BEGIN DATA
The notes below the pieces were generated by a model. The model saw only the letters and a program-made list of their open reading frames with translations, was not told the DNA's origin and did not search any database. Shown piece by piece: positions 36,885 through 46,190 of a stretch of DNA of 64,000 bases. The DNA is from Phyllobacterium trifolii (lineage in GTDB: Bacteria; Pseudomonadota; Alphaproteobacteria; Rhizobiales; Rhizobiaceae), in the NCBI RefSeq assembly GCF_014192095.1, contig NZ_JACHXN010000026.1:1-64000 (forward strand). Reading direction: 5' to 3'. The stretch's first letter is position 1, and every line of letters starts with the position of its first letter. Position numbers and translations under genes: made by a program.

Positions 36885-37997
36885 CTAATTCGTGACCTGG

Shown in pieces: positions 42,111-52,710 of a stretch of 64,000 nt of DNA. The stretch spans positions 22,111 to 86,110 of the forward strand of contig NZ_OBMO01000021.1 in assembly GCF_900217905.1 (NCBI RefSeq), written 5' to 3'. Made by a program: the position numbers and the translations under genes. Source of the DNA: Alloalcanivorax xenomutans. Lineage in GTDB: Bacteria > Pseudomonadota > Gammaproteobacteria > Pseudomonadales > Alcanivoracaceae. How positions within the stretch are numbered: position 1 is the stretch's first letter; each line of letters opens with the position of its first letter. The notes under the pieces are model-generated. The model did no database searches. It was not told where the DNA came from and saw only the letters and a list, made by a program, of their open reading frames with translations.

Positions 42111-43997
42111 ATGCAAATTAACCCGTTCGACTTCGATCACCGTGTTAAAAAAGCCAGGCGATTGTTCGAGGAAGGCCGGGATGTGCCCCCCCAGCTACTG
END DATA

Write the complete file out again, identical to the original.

The notes below the pieces were generated by a model. The model saw only the letters and a program-made list of their open reading frames with translations, was not told the DNA's origin and did not search any database. Shown piece by piece: positions 36,885 through 46,190 of a stretch of DNA of 64,000 bases. The DNA is from Phyllobacterium trifolii (lineage in GTDB: Bacteria; Pseudomonadota; Alphaproteobacteria; Rhizobiales; Rhizobiaceae), in the NCBI RefSeq assembly GCF_014192095.1, contig NZ_JACHXN010000026.1:1-64000 (forward strand). Reading direction: 5' to 3'. The stretch's first letter is position 1, and every line of letters starts with the position of its first letter. Position numbers and translations under genes: made by a program.

Positions 36885-37997
36885 CTAATTCGTGACCTGG

Shown in pieces: positions 42,111-52,710 of a stretch of 64,000 nt of DNA. The stretch spans positions 22,111 to 86,110 of the forward strand of contig NZ_OBMO01000021.1 in assembly GCF_900217905.1 (NCBI RefSeq), written 5' to 3'. Made by a program: the position numbers and the translations under genes. Source of the DNA: Alloalcanivorax xenomutans. Lineage in GTDB: Bacteria > Pseudomonadota > Gammaproteobacteria > Pseudomonadales > Alcanivoracaceae. How positions within the stretch are numbered: position 1 is the stretch's first letter; each line of letters opens with the position of its first letter. The notes under the pieces are model-generated. The model did no database searches. It was not told where the DNA came from and saw only the letters and a list, made by a program, of their open reading frames with translations.

Positions 42111-43997
42111 ATGCAAATTAACCCGTTCGACTTCGATCACCGTGTTAAAAAAGCCAGGCGATTGTTCGAGGAAGGCCGGGATGTGCCCCCCCAGCTACTG